Saturday, July 31, 2010
Friday, July 30, 2010
Reconstruction of the Bay Bridge seems to have been going on forever. After the 1989 Loma Prieta earthquake it became clear that the eastern part of the bridge had to be replaced but politics and economics delayed that for many long years. Now, finally, you can see the light at the end of the bridge. The new part is being built alongside the old and eventually one will replace the other.
The western half, from Treasure Island to San Francisco, will remain. The new part looks bright and shiny, but the design is pedestrian, with nothing of the excitement, one might even say splendor, of the older section. The criss-crossed girders, the slim cables under tension from the top to the roadbed, this is what a bridge should look like. It makes driving into San Francisco an event, even in the fog. On a sunny day it's glorious.
The other day, longing for some sun, we decided to drive north to Sonoma. This little town retains some of its charm, in spite of the enormous numbers of tourists wandering from shop to shop and restaurant to restaurant. There's still the town square, with the City Hall in the center, built from huge rough stones, the lawns, the rosebushes, the ponds with ducks paddling slowly between clumps of reeds. It really does anchor the town and there are always people sitting on the benches and children playing on the swings.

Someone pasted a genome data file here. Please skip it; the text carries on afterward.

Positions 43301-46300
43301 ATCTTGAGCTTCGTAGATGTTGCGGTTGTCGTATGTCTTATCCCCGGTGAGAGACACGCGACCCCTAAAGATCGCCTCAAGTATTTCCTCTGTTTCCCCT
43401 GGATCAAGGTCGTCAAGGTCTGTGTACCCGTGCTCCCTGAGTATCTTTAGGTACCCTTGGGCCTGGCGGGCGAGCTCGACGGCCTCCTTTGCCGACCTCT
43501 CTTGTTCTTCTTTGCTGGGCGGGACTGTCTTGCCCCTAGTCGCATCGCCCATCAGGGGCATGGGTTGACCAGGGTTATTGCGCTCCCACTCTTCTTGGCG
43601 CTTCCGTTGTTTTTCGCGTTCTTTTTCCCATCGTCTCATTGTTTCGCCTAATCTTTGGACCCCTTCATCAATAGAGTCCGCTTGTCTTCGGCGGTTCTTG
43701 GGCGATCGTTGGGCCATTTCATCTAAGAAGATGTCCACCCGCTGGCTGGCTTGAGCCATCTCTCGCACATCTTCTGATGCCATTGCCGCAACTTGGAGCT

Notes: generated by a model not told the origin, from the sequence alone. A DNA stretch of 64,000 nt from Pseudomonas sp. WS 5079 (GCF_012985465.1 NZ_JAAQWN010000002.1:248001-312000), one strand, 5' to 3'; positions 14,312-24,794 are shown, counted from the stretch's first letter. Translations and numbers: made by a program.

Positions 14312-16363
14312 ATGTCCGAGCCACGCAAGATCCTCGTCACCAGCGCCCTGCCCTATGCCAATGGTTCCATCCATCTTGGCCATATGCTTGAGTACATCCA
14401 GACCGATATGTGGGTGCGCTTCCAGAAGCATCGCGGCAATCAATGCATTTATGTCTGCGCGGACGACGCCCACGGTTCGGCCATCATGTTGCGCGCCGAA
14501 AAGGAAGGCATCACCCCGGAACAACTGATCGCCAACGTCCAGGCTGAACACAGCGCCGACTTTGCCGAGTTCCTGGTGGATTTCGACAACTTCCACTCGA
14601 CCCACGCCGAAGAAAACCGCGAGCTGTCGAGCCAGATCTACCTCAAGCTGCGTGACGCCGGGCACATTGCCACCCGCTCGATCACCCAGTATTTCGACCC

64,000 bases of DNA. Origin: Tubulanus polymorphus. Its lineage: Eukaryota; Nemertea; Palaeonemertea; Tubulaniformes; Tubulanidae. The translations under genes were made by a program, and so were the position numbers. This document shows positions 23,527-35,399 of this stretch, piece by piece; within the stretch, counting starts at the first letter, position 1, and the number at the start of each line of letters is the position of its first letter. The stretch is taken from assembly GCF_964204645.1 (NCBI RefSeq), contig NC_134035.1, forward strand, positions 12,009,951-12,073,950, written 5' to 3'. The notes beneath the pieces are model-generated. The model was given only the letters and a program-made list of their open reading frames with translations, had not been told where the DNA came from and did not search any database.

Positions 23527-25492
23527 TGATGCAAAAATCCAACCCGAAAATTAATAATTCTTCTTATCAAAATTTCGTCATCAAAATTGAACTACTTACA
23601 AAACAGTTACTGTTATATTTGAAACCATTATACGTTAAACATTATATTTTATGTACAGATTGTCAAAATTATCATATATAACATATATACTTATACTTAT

The town grew around the mission San Francisco Solano, the last of the long series of missions built from the Mexican border to Northern California between the mid-16th to the mid-18th century. The mission is still here, just off the square, down the street from the old army barracks, the restored hotel and the rest of the buildings making up the Sonoma State Historic Park.
Leaving history behind, we drove over to the Napa Valley to have a glass of champagne at Domaine Chandon, set in pretty grounds downhill from the Veterans Home in Yountville. This is only one of several partnerships between California sparkling wine makers and French champagne houses. From the parking lot you pass a startling field of mushrooms under the trees lining a little bridge. It takes a second or two to realize they're made of stone, an art installation there to please your eye while the bubbles please your palate.
Speaking of pleasing the eye, I don't think I've posted any photos of the beautiful fruits we've been seeing at our local Monterey Market. The slightly dusty-looking plums, the blushing peaches and nectarines, have kept me very happy all summer.